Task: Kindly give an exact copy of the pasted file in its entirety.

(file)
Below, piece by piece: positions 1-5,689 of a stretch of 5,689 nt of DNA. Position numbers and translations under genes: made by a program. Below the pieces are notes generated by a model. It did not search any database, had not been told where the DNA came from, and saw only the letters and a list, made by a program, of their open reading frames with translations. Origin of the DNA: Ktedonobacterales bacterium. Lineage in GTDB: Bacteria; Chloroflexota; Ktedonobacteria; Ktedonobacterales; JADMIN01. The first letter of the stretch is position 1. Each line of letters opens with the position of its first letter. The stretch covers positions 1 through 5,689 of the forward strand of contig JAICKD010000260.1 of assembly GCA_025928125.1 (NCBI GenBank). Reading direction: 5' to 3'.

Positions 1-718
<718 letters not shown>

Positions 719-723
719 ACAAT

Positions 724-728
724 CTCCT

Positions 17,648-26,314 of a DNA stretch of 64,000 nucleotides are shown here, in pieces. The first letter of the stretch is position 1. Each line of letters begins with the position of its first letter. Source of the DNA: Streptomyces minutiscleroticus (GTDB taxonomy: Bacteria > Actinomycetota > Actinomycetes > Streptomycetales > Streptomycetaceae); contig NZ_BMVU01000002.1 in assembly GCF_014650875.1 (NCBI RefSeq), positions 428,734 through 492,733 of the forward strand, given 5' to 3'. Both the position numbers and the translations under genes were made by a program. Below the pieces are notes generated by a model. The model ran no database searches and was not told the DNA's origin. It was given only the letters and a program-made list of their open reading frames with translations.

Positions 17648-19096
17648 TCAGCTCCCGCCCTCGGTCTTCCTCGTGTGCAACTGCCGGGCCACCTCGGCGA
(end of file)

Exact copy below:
Below, piece by piece: positions 1-5,689 of a stretch of 5,689 nt of DNA. Position numbers and translations under genes: made by a program. Below the pieces are notes generated by a model. It did not search any database, had not been told where the DNA came from, and saw only the letters and a list, made by a program, of their open reading frames with translations. Origin of the DNA: Ktedonobacterales bacterium. Lineage in GTDB: Bacteria; Chloroflexota; Ktedonobacteria; Ktedonobacterales; JADMIN01. The first letter of the stretch is position 1. Each line of letters opens with the position of its first letter. The stretch covers positions 1 through 5,689 of the forward strand of contig JAICKD010000260.1 of assembly GCA_025928125.1 (NCBI GenBank). Reading direction: 5' to 3'.

Positions 1-718
<718 letters not shown>

Positions 719-723
719 ACAAT

Positions 724-728
724 CTCCT

Positions 17,648-26,314 of a DNA stretch of 64,000 nucleotides are shown here, in pieces. The first letter of the stretch is position 1. Each line of letters begins with the position of its first letter. Source of the DNA: Streptomyces minutiscleroticus (GTDB taxonomy: Bacteria > Actinomycetota > Actinomycetes > Streptomycetales > Streptomycetaceae); contig NZ_BMVU01000002.1 in assembly GCF_014650875.1 (NCBI RefSeq), positions 428,734 through 492,733 of the forward strand, given 5' to 3'. Both the position numbers and the translations under genes were made by a program. Below the pieces are notes generated by a model. The model ran no database searches and was not told the DNA's origin. It was given only the letters and a program-made list of their open reading frames with translations.

Positions 17648-19096
17648 TCAGCTCCCGCCCTCGGTCTTCCTCGTGTGCAACTGCCGGGCCACCTCGGCGA